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Document Max. Freq Min. Freq
Harper's Encyclopedia of United States History (ed. Benson Lossing) 123 11 Browse Search
Frederick H. Dyer, Compendium of the War of the Rebellion: Regimental Histories 100 62 Browse Search
Benson J. Lossing, Pictorial Field Book of the Civil War. Volume 1. 55 1 Browse Search
James Barnes, author of David G. Farragut, Naval Actions of 1812, Yank ee Ships and Yankee Sailors, Commodore Bainbridge , The Blockaders, and other naval and historical works, The Photographic History of The Civil War: in ten volumes, Thousands of Scenes Photographed 1861-65, with Text by many Special Authorities, Volume 6: The Navy. (ed. Francis Trevelyan Miller) 38 0 Browse Search
Jefferson Davis, The Rise and Fall of the Confederate Government 30 0 Browse Search
Thomas Wentworth Higginson, Massachusetts in the Army and Navy during the war of 1861-1865, vol. 2 20 0 Browse Search
Benson J. Lossing, Pictorial Field Book of the Civil War. Volume 2. 20 0 Browse Search
Jubal Anderson Early, Ruth Hairston Early, Lieutenant General Jubal A. Early , C. S. A. 20 2 Browse Search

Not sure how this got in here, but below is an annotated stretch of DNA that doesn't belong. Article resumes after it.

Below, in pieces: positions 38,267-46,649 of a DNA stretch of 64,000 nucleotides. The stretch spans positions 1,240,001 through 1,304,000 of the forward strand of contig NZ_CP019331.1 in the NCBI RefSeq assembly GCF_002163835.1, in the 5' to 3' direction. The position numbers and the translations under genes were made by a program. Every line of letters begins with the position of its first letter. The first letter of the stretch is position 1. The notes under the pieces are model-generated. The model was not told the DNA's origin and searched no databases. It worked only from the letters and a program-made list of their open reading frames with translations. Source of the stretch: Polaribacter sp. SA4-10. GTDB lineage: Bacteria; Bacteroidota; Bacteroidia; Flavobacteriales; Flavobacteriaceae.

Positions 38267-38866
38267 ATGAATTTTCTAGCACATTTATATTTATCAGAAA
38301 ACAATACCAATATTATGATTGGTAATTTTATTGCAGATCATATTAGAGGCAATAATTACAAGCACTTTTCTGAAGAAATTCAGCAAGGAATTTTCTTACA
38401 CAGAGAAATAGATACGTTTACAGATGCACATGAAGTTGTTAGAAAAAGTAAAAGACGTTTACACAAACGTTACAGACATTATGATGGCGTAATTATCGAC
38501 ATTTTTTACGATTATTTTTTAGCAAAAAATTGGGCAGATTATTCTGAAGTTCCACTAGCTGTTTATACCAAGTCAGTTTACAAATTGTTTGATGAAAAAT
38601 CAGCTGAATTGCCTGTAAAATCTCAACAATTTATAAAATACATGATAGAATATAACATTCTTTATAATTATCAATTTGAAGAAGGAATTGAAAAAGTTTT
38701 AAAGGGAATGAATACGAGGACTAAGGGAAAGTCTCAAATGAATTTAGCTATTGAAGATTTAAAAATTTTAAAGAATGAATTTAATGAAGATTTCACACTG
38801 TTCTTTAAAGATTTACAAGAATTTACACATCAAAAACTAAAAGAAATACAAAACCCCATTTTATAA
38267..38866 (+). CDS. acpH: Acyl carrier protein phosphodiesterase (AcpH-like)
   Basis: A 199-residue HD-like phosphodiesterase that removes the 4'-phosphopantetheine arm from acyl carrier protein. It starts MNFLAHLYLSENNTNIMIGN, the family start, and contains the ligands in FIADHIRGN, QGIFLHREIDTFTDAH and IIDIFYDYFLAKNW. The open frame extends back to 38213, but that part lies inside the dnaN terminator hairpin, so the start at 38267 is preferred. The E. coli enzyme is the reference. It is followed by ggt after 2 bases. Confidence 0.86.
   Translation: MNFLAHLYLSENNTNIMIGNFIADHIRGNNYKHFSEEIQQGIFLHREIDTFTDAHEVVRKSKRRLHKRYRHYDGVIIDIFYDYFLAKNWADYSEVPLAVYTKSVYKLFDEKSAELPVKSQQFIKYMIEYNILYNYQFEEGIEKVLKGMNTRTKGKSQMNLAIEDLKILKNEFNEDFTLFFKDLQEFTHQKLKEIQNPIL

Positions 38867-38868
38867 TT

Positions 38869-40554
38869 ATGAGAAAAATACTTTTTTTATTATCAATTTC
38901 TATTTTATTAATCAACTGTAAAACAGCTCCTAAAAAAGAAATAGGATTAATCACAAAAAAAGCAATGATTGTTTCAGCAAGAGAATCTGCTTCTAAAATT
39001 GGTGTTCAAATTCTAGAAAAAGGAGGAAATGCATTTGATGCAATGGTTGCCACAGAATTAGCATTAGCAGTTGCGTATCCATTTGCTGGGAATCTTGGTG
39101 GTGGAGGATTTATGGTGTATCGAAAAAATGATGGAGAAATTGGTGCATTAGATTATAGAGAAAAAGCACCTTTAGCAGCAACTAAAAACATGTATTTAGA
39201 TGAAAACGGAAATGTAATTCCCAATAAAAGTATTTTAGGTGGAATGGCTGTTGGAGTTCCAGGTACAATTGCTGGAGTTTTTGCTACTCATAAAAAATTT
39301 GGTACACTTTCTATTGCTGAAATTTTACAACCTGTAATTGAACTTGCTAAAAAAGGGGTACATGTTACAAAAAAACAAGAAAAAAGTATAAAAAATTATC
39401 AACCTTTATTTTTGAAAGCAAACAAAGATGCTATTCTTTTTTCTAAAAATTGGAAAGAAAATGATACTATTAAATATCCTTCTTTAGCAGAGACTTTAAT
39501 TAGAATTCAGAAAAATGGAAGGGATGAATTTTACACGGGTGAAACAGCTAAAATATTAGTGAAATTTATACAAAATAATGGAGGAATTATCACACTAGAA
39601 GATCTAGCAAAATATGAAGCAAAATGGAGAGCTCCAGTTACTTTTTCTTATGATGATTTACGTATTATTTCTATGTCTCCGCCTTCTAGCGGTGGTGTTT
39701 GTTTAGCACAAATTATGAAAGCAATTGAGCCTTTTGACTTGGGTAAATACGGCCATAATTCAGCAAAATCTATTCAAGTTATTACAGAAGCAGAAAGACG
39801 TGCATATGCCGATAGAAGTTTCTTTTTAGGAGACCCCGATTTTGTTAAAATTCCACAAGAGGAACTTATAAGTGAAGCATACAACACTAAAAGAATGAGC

Rebellion Record: a Diary of American Events: Documents and Narratives, Volume 8. (ed. Frank Moore) 20 0 Browse Search
William Schouler, A history of Massachusetts in the Civil War: Volume 1 19 1 Browse Search
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Browsing named entities in Heros von Borcke, Memoirs of the Confederate War for Independence. You can also browse the collection for Cumberland (Maryland, United States) or search for Cumberland (Maryland, United States) in all documents.

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re by the citizens that a large force had camped the night before at Clear Spring, and were supposed to be en route for Cumberland. We proceeded northward until we reached the turnpike leading from Hagerstown to Hancock (known as the National Road).m whom, as well as from citizens, I learned that the large force alluded to had crossed but an hour ahead of me towards Cumberland, and consisted of six regiments of Ohio troops, and two batteries under General Cox, and were en route, via Cumberland,Cumberland, for the Kanawha. I sent back this intelligence at once to the Commanding General. Striking directly across the National Road, I proceeded in the direction of Mercersburg, Pennsylvania, which point was reached about 12 o'clock. I was extremely anxihe vicinity of Leesburg as the best route of return, particularly as Cox's command would have rendered the direction of Cumberland, full of mountain gorges, exceedingly hazardous. The route selected was through an open country. Of course I left not